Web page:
Jonah is the story of a disobedient prophet who repented. Eli is the story of a disobedient priest who did not. Jonah comes across as petulant even when he finally did God’s bidding. Eli seems in nearly all of his dealings as a very godly man. Jonah’s story is familiar enough that I won’t summarize it here, but I suppose many fewer readers even know who Eli was.
We first encounter Eli in the first chapter of 1 Samuel, where he is a bit player. Hannah, a barren woman taunted by her husband’s other wife, prayed silently, but in great anguish, at the tabernacle. Eli, the priest, noticed her mouth moving, but hearing no sound from her, supposed she was drunk and scolded her.
When Hannah replied that she was pouring out her heart to the Lord, we can almost see the expression on Eli’s face soften. He added his prayer to hers, that the Lord would grant whatever petition she had. Hannah returned to her family with joy.
By the time the family returned to Shiloh for the annual sacrifice, Hannah had a son, Samuel, and decided to devote him to the Lord’s service. That meant leaving him at the tabernacle for Eli to raise as his own son.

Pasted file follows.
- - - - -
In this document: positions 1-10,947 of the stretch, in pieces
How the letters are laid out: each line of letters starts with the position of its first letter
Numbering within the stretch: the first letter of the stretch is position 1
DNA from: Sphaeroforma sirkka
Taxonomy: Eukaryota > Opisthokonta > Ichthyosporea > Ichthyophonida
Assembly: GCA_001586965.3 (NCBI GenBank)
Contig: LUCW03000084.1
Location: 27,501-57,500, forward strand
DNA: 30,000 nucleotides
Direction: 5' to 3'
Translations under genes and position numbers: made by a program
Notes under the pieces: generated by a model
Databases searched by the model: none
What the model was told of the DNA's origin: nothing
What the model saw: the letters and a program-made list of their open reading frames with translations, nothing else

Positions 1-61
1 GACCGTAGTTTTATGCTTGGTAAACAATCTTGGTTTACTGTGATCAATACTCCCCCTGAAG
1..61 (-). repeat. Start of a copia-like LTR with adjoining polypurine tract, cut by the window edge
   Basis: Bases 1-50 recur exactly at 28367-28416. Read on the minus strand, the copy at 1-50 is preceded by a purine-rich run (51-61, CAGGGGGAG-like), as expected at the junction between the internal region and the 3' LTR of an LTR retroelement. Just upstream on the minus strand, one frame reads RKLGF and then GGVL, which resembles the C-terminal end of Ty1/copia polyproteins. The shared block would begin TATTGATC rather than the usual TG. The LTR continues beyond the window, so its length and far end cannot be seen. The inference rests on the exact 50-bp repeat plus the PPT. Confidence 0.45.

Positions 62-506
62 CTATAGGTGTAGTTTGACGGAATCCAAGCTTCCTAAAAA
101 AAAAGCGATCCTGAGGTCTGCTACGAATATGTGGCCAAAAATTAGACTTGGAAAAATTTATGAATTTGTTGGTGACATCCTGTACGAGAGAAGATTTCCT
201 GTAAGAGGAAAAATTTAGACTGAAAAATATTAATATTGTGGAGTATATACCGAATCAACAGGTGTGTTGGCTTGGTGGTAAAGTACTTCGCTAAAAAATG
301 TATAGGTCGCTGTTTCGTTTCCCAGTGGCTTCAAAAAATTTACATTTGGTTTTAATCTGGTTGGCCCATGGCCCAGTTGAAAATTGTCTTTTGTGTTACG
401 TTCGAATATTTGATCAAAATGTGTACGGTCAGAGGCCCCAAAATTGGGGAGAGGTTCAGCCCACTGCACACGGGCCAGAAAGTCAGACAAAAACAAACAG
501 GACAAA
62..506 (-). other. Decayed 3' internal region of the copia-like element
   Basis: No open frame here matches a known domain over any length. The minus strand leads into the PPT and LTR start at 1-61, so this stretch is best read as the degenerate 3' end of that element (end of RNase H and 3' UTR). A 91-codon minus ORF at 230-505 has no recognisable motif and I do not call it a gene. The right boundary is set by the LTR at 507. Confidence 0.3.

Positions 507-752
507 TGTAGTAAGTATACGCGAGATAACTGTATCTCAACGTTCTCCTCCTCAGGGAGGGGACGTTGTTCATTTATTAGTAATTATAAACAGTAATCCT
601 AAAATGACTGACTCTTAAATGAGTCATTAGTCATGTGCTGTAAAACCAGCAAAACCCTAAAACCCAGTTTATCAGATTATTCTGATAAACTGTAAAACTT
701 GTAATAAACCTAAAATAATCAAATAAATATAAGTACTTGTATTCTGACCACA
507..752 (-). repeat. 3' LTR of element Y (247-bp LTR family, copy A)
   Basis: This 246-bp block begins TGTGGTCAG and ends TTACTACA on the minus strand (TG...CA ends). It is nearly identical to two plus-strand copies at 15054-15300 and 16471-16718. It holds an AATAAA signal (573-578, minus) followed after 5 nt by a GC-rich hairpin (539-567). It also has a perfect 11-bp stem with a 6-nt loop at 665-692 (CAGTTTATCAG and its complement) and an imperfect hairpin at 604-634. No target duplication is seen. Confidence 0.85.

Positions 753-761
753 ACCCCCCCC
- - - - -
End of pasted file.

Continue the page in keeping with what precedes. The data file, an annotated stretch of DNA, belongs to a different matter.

Eli’s history and character
According to 1 Samuel 4:18, Eli had judged Israel for 40 years. All of the judges named in the book of Judges were warriors who freed at least some Israelite tribes from oppression. Eli was 90 years old by the time he died, so I have a hard time seeing him as a military hero. But the Bible has described stranger things.
The earlier judges had been a diverse lot. None of them had been priests. Few if any were otherwise noteworthy in their communities before beginning their exploits.
Some of them (Samson in particular) seem to have had rather questionable character, but given the length of time they served as judge, they must have all been scrupulously honest as they heard whatever disputes people brought to them. Whatever civil leadership they offered must have been entirely acceptable, for there is no record of rebellion against them.